Annual Physical Exams: Delaying an annual physical exam can hurt. Annual physical exams are an important part of providing optimal health care and the best longevity for your beloved companion. Dogs age quickly and they are unable to tell us if they are feeling a little off. Remember, it may be one year in your life but that can be about 5-10 comparative years in your pet's life. A lot can change in that much time.
Canine Vaccinations: Vaccinations (immunizations, "shots") have saved the lives of millions of dogs. Before the days of effective vaccines, dogs routinely died from distemper, hepatitis, leptospirosis, parvovirus and complications of upper respiratory infections. Current vaccination programs protect our dogs (and us) from the threat of rabies. Newer vaccines, including those administered through the nostrils, have been developed to protect against a variety of infections.
Heartworms: Canine heartworm disease is a serious parasitic disease caused by a long, thin worm that lives in the blood vessels and heart of infected dogs. The disease is spread from dog to dog (and to cat) by mosquitoes. The mosquito bites a dog with heartworm infection, collects some of the microscopic heartworm offspring and then, after a couple of weeks, passes these on to another dog or cat. Prevention of heartworm disease is simple. In most cases, a once-monthly prescription treatment is all that is needed to effectively protect your pet. These preventatives are only available from your veterinarian, who must first make certain that your dog is not heartworm positive. These "preventatives" kill microscopic larvae that are left behind by mosquitoes when they bite a dog.
Treatment of Fleas and Ticks: Types of commercial products available for flea and tick control include flea collars, shampoos, sprays, powders and dips. Other, newer, products include oral and systemic spot on insecticides. Ask your veterinarian what is right for your pet.
Importance of a recheck: Delaying or not having a recheck exam can hurt your dog. A recheck examination is an appointment that allows your veterinarian to assess the progress and follow-up on your dog's disease or problem. Maybe you are thinking you can skip it because your dog is doing better? Even if your dog physically looks and feels better, he or she may not be completely back to normal. Some diseases can progress undetected.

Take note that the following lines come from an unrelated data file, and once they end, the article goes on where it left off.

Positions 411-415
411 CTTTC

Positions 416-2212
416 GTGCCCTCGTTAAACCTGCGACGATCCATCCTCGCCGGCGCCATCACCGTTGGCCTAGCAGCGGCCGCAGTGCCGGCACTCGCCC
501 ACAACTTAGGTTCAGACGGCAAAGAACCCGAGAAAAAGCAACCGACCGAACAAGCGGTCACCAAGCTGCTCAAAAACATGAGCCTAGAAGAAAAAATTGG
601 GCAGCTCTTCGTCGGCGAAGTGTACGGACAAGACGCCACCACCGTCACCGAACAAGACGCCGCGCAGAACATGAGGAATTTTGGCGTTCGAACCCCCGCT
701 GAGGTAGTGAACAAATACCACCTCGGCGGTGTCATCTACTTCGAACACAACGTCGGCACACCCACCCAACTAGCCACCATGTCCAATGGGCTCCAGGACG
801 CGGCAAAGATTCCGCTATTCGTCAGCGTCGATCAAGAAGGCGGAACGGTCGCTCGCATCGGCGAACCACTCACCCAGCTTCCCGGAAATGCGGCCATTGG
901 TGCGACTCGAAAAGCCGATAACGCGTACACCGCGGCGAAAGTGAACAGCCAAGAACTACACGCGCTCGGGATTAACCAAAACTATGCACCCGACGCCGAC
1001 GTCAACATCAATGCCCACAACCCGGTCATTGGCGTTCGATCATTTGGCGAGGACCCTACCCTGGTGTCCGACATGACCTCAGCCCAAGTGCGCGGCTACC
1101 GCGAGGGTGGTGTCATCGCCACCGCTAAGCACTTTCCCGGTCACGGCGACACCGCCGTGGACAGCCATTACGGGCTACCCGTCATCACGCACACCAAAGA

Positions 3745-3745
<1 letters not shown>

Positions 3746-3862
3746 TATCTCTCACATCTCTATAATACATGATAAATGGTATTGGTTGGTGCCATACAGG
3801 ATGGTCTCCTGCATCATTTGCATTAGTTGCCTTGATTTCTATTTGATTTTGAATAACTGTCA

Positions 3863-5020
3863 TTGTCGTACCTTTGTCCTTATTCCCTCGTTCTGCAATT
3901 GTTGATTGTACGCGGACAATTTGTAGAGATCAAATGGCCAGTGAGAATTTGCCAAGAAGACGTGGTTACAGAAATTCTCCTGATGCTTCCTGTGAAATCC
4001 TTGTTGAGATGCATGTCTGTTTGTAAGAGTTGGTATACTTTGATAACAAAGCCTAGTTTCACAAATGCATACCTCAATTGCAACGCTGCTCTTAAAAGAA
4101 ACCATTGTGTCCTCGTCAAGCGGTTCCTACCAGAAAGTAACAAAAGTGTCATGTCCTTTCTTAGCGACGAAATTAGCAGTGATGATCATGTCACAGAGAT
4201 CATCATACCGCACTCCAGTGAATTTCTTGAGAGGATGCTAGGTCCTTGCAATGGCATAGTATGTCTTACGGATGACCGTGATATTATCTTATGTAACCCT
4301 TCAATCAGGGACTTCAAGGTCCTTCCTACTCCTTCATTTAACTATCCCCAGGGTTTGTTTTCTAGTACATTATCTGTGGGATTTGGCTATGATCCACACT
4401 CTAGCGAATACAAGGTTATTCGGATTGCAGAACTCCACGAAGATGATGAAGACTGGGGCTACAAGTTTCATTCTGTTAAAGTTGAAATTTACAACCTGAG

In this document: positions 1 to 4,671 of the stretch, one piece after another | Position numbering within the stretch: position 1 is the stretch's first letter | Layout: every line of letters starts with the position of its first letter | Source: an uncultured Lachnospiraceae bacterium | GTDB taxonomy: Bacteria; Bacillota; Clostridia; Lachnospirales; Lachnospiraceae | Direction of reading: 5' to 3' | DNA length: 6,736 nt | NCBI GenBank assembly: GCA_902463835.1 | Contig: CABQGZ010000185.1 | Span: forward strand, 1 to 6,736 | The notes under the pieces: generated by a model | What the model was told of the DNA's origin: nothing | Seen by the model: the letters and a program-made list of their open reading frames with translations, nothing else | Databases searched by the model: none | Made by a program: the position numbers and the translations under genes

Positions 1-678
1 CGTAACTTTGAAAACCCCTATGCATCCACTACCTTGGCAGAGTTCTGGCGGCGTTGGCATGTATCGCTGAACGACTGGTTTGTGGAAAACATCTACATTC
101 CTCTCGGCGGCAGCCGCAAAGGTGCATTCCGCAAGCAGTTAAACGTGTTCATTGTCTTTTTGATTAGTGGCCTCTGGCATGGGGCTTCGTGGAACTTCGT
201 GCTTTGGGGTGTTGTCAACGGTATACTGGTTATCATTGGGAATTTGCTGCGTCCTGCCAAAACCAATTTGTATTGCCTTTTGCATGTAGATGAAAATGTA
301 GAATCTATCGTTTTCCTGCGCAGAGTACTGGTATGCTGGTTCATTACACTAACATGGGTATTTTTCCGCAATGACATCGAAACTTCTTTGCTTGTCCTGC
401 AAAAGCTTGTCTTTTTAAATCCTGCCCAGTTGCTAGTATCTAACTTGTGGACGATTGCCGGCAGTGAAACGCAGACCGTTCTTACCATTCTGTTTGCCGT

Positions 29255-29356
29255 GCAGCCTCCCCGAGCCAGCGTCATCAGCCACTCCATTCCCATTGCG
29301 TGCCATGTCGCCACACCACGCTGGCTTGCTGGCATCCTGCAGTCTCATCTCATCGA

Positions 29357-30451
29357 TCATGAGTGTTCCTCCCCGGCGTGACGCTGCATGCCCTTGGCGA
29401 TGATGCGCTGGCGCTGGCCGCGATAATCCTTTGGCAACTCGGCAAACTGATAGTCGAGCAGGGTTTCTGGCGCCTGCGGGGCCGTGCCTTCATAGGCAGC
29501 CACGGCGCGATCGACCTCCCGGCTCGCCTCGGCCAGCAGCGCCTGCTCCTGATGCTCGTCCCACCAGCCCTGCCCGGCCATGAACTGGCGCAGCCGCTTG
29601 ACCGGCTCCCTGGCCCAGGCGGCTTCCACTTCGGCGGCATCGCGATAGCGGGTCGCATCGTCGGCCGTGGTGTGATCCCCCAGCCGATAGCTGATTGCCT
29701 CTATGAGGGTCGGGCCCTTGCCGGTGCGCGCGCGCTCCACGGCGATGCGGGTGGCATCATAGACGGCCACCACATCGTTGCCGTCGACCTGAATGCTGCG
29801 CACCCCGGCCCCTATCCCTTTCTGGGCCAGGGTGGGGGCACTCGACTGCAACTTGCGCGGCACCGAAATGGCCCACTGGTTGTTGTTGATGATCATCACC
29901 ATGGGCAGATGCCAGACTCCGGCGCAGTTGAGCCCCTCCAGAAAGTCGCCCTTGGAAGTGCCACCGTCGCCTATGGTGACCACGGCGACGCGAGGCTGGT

Microchipping your dog: Microchips are fast becoming a popular method for permanent identification of pets. The chips are considered reliable and an effective way to identify lost pets. The chip is small, compact and easily inserted under the skin. But once inserted, there are two other equally important components of the microchip system that must be in place in order to properly identify and return lost pets to their owners; the microchip scanner and an accessible and accurate database.
Feeding your dog: Your dog knows that what's on your plate is infinitely better than what he's eating at the moment - and you may be tempted to prove it by giving him some. Before you do, remember that good nutrition and a balanced diet are essential elements for good health in a dog. And that means watching your canine's caloric intake carefully. Your dog needs plenty of fresh water and should be fed good quality food in amounts just right to meet his energy requirements. Inadequate or excess intake of nutrients can be equally harmful
Exercising your dog: Exercise is as important for your dog as it is for you. Young dogs and healthy adults alike need lots of it, and even senior pets need a regular daily workout to maintain their health. The type of exercise you choose depends on the age and fitness of your dog and your own lifestyle. Dogs are adaptable and are happy to play Frisbee in the park or take long walks in the neighborhood. Exercise is one of the best ways to spend time with your pet. It's especially important for large breed, working, and active breed types. Dogs are wonderful athletes and most adapt to even strenuous exercise, provided they have had adequate opportunity to "train" and the environmental conditions are not too extreme.
Grooming your dog: Although it's often overlooked, grooming is an important part of your dog's health program. Routine brushing and combing removes dead hair and dirt and prevents matting. Because it stimulates the blood supply to the skin, grooming also gives your pet a healthier and shinier coat. Start regular grooming when you first bring your dog home and make it a part of his routine. Purchase a good-quality brush and comb and get your dog used to being handled. Praise your dog when he holds still and soon he will come to enjoy the extra attention. Some breeds have special grooming needs, so ask your vet or a professional groomer for advice on particular equipment necessary for your pet.